slide1 l.
Download
Skip this Video
Loading SlideShow in 5 Seconds..
Understanding and Governing the Risks of Solar Radiation Management (SRM) - A few basic ideas to start our discussions PowerPoint Presentation
Download Presentation
Understanding and Governing the Risks of Solar Radiation Management (SRM) - A few basic ideas to start our discussions

Loading in 2 Seconds...

play fullscreen
1 / 36

Understanding and Governing the Risks of Solar Radiation Management (SRM) - A few basic ideas to start our discussions - PowerPoint PPT Presentation


  • 79 Views
  • Uploaded on

Understanding and Governing the Risks of Solar Radiation Management (SRM) - A few basic ideas to start our discussions. 2011 January 31 M. Granger Morgan Department of Engineering and Public Policy Carnegie Mellon University Pittsburgh, PA 15213 tel: 412-268-2672

loader
I am the owner, or an agent authorized to act on behalf of the owner, of the copyrighted work described.
capcha
Download Presentation

PowerPoint Slideshow about 'Understanding and Governing the Risks of Solar Radiation Management (SRM) - A few basic ideas to start our discussions' - tamah


An Image/Link below is provided (as is) to download presentation

Download Policy: Content on the Website is provided to you AS IS for your information and personal use and may not be sold / licensed / shared on other websites without getting consent from its author.While downloading, if for some reason you are not able to download a presentation, the publisher may have deleted the file from their server.


- - - - - - - - - - - - - - - - - - - - - - - - - - E N D - - - - - - - - - - - - - - - - - - - - - - - - - -
Presentation Transcript
slide1
Understanding and Governing the Risks of Solar Radiation Management (SRM)-A few basic ideas to start our discussions

2011 January 31

M. Granger Morgan

Department of

Engineering and Public Policy

Carnegie Mellon University

Pittsburgh, PA 15213

tel: 412-268-2672

e-mail: granger.morgan@andrew.cmu.edu

three ways to change the climate

To cool the earth either:

Increase albedo

just a little bit

(this is fast).

Remove CO2

and other GHGs

(this is slow).

OR

Three ways tochange the climate:

To warm the earth

add CO2 and other

GHGs.

there has been a lot of confusion about nomenclature
There has been a lot of confusion about nomenclature

Too many things are being termed “geoengineering.” The result is that people make general statements that actually only apply to one subset of possible strategies.

The Royal Society has introduced two terms that help:

SRMor “solar radiation management”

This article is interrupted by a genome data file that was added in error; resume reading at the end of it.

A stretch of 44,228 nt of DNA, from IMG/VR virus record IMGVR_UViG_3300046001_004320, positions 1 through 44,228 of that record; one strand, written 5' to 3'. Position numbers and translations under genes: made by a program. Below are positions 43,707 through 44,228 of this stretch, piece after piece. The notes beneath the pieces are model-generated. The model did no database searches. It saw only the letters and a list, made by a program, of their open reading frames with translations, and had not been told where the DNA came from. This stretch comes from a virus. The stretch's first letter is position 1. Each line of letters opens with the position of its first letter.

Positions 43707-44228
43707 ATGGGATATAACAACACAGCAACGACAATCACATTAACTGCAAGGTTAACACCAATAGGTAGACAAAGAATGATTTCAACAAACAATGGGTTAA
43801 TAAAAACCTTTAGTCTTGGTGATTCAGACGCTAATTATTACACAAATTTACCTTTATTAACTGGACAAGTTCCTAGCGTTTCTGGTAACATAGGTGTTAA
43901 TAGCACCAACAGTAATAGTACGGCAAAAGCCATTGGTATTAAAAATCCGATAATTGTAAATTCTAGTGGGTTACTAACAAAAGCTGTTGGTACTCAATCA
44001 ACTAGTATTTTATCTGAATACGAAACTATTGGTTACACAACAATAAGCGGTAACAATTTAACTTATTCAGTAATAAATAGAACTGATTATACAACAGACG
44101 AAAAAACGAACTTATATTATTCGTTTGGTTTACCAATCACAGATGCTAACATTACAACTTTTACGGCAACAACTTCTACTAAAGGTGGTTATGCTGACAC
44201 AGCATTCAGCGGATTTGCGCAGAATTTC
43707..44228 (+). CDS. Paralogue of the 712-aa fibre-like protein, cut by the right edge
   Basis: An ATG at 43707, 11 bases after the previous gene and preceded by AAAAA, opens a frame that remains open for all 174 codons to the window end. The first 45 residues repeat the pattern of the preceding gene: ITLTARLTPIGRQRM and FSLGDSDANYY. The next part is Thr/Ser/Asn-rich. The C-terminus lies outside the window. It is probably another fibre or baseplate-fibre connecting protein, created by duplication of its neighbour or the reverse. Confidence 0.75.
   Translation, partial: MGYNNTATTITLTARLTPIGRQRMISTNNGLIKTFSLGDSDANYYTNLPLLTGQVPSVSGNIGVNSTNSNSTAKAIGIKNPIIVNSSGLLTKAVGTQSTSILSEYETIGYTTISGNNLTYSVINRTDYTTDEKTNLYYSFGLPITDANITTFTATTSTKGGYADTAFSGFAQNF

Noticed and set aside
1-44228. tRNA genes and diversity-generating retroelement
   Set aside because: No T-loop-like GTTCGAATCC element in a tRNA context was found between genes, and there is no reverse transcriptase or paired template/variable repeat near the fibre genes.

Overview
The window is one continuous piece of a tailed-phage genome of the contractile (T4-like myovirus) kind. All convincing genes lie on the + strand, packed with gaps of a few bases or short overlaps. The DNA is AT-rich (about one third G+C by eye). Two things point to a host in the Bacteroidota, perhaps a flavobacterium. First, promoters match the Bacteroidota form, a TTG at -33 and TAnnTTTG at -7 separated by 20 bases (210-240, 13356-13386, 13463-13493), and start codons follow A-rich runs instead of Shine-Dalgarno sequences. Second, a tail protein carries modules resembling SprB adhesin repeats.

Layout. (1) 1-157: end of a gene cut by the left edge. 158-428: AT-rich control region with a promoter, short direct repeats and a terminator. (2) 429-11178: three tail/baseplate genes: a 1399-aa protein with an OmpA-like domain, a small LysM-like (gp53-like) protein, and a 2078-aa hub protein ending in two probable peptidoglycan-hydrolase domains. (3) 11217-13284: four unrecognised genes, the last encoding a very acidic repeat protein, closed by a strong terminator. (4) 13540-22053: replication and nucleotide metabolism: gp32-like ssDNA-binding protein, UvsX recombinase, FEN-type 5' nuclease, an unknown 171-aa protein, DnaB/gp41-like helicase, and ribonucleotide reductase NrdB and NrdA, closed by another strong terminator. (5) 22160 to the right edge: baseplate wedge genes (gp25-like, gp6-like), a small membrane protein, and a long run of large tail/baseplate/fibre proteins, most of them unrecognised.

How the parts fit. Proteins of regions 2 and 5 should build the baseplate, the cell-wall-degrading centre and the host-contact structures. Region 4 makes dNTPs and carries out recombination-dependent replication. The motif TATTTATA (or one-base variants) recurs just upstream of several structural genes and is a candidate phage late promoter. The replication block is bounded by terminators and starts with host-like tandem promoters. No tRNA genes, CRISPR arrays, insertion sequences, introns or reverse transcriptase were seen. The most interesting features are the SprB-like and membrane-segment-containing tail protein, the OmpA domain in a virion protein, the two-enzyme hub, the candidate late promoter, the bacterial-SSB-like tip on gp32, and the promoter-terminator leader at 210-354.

CDR or “carbon dioxide removal”

three ways to change the climate4
Three ways tochange the climate:

To cool the earth either:

Increase albedo

just a little bit

(this is fast).

Remove CO2

and other GHGs

(this is slow).

OR

To warm the earth

add CO2 and other

GHGs.

SRM

CDR

4

four examples of how the earth s albedo might be increased

The first of these is probably the most feasible so I will concentrate on just that option.

Four examples of how the earth's albedo might be increased:
  • 1. Add small reflecting particles in the stratosphere.
  • 2. Add more clouds in the lower part of the atmosphere.
  • 3. Place various kinds of reflecting objects or diffraction gratings in space either near the earth or at a stable location (the L1 point) between the earth and the sun.
  • 4. Change large portions of the planet's land cover from things that are dark and absorbing, such as trees, to things that are light and reflecting, such as open snow-cover or grasses.
stratospheric aerosols
Stratospheric aerosols

Adding more of the right kind of fine particles to the stratosphere can increase the amount of sunlight that is reflected back into space.

There is clear evidence from many large past volcanic eruptions that this mechanism can cool the planet (Mount Pinatubo produced global scale cooling of about 0.5°C).

Figure source: NASA and IPCC.

Source: Novim report, 2009, p. 14

this is not hard to do and probably not all that expensive
This is not hard to do,and probably not all that expensive

David Keith has suggested that it should be possible to create microscopic reflecting composite particles that would be self-orienting and self-levitating, and thus might not have to be replaced very frequently.